Sledging not everyone's cup of tea despite some memorable one-liners

SLEDGING has little to do with the wintry weather as far as the battle for the Ashes is concerned.

It is, as former Australian captain Steve Waugh once said, about the 'mental disintegration' of an opponent.

Some, like Yorkshire's Geoffrey Boycott, feel it should have no part in the game but the former England opener appears in a minority in that view.

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Humour is the key to the best barbs on the cricket pitch so, perhaps England's Kevin Pietersen should have taken some more of Waugh's advice when he mystifyingly asked Australia's Mitchell Johnson for his phone number after being dismissed by the match-winning Aussie during the third Test in Perth.

"If you're no good at it, just keep your mouth shut," was Waugh's succinct advice to Stuart MacGill during one Ashes encounter.

The origins of sledging are disputed but some claim it all began in the Sixties when a New South Wales player, whose wife had allegedly been having an affair with a team-mate, came out to bat and was greeted by the opposition singing Percy Sledge's hit 'When a Man Loves a Woman.' But if you give it, you have to be able to take the riposte, too, as highlighted throughout Gershon Portnoi's Why are you so fat? – the talkSport book of cricket's best ever sledges (Pocket Books Sport, 9.99).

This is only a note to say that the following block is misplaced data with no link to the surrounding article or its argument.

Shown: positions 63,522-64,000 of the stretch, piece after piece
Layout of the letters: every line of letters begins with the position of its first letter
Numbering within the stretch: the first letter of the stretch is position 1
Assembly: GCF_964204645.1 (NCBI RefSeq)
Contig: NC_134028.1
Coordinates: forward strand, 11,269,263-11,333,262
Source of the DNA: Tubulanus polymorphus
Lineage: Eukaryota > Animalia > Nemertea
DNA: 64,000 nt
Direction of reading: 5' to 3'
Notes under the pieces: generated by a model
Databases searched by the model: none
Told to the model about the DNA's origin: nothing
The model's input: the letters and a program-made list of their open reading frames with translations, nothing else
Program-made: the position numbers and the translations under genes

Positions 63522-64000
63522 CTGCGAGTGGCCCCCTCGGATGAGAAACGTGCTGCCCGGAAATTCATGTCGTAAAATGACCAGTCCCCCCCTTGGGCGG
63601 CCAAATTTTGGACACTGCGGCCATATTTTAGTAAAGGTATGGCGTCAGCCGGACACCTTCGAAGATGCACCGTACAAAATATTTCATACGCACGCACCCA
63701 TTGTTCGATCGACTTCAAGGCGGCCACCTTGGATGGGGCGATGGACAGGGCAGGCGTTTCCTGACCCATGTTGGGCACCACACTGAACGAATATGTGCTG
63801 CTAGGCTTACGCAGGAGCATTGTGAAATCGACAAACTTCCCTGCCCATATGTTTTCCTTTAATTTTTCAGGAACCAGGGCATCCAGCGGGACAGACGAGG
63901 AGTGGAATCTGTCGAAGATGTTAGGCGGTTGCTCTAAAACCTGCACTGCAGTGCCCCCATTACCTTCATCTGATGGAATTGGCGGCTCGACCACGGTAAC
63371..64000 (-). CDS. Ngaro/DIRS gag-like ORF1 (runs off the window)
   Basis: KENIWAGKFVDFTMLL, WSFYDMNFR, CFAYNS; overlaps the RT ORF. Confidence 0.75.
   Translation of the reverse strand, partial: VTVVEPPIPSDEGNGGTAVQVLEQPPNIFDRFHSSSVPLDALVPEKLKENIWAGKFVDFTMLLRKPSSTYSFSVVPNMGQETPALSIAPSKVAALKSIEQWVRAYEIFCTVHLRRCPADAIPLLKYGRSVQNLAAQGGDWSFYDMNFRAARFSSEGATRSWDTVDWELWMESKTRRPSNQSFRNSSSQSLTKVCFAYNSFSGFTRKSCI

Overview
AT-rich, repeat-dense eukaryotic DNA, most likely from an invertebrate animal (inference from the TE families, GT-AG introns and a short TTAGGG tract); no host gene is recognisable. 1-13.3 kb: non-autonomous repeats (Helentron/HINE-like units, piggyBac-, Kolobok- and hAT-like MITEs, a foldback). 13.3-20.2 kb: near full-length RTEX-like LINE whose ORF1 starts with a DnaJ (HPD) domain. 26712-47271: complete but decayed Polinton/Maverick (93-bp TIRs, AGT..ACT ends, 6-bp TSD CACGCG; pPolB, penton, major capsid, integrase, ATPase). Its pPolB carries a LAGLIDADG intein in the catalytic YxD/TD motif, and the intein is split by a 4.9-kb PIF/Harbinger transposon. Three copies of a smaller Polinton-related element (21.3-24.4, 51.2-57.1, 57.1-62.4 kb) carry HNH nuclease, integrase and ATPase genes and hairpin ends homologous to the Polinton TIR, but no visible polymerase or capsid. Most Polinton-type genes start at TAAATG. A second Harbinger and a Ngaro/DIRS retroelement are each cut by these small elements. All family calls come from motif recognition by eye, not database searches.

Pietersen should have had a copy placed in his Christmas stocking if he ever wants to get in the top 10, which appear at the back of the book.

The No 1 concerns the title of the publication and was asked by Australia's Glenn McGrath of Zimbabwe's portly Eddo Brandes. The well-honed reply was: "Because every time I make love to your wife she gives me a biscuit!"

The favourite sledge of Yorkshire's Darren Gough, apparently, concerns two of the greatest Ashes characters to have ever played, Rodney Marsh and Ian Botham.

Australian wicketkeeper Marsh "So how's your wife and my kids?"

Botham: "The wife's fine but the kids are retarded."

Mark Waugh, on seeing England's James Ormond come out to bat, posed the question: "Mate, what are you doing out here, there's no way you're good enough to play for England."

"Maybe not, but at least I'm the best player in my family" was Ormond's response.

Among several amusing anecdotes surrounding Yorkshire all-time great Fred Trueman there is one about him touring the outback with England and being told by a a particularly confident and swaggering opponent that it "takes three days to drive a car round my farm."

Trueman's dry response was: "Aye, I used to have a car like that."

Finally, with expletives deleted, archetypal Aussie Merv Hughes was silenced after telling an out-of-touch Robin Smith: "You can't *&$**!* bat!"

The next ball went for four and Smith replied: "Hey Merv! We make a fine pair. I can't *&$**!* bat and you can't *&$**!* ball!"

This book of unique cricket banter could well be a must for English cricket fans, not that spirits need uplifting after having retained a grip on the urn this winter.